Mbuyiseni Ndlozi, also of BDS South Africa, echoed these demands. “We now hereby call on BRICS to take decisive action against the increasing Israeli Occupation (and its illegal Settlement enterprise) as well as Israel’s apartheid policies against the Palestinian people. The time has come for progressive countries that seek a peaceful and just world to take clear action in the interests of the oppressed Palestinians – taking such action would put BRICS on the side of the developing countries, on the side of the peoples of the world and on the right side of history.”
In a region bereft of legitimate leaders and of any functioning democracies other than Israel, the moral bankruptcy of the BDS agenda, that overlooks all the human rights abuses and deviancies of the Arab regimes, is apparent and abhorrent. Its obsession is with pressuring Israel. Once this is achieved, the BDSers talk loosely of bringing “justice” to the Palestinian people, without spelling out what exactly this entails.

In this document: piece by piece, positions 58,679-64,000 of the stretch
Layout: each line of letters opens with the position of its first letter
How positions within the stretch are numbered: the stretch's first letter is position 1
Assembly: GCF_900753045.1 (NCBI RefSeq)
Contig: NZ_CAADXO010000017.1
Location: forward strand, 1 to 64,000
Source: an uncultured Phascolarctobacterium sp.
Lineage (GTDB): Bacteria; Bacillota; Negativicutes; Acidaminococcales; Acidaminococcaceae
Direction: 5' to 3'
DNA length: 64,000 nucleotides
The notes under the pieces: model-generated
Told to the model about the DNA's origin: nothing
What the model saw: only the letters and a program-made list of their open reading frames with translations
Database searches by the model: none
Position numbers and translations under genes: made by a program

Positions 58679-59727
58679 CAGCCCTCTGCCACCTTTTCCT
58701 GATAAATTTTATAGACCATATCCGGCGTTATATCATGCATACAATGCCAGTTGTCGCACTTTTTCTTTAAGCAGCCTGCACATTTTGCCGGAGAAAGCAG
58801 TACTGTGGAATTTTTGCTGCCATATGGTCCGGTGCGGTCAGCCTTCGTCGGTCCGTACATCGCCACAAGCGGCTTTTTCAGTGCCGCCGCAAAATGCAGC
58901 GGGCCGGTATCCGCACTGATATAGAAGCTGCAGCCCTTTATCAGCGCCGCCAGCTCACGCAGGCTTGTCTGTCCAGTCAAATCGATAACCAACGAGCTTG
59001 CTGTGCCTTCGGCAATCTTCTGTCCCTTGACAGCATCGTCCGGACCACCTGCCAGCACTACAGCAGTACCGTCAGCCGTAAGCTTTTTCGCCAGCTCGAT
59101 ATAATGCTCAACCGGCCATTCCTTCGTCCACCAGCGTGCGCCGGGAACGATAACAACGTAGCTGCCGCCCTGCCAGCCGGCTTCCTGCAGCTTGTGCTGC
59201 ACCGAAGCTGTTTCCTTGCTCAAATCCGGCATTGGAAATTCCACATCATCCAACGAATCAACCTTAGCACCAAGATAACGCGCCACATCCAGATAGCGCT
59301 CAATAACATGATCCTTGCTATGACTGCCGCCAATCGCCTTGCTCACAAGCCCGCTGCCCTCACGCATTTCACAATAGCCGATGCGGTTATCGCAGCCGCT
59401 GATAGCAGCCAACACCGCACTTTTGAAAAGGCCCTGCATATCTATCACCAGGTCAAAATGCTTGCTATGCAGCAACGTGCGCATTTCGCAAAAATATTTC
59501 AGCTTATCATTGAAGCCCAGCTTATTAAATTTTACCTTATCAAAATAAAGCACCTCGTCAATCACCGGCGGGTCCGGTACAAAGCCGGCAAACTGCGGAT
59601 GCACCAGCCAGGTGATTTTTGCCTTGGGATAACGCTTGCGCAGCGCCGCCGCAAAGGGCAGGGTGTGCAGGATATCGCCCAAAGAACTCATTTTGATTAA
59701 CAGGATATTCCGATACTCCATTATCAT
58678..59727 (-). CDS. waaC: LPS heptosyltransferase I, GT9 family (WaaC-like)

They fail to posit any clear, positive plan for how Israelis and Palestinians will live and share the land.
Its partisan agenda blames only one side, and thus expects only one side to compromise. They prescribe only punitive measures for Israelis and absolve Palestinians of all responsibility or blame. This view sees Palestinians only as victims, with no control over their fate. This fatalistic view is unhelpful as it circumscribes the role Palestinian leaders can play and should be perceived as demeaning to the Palestinian people.
It is a credit to the leaders of the BRICS group, and particularly to the minister of international relations and cooperation, Maite Nkoana-Mashabane, that they did not succumb to pressure from the destructive BDS lobbyists, which would have undermined the important work that they gathered together to accomplish. It is perhaps time for South Africa to follow the example set by all the other BRICS states, which maintain excellent and mutually beneficial relations with Israel, undoubtedly contributing to their growing economies.
The author is the chairman of the South African Zionist Federation (Cape Council).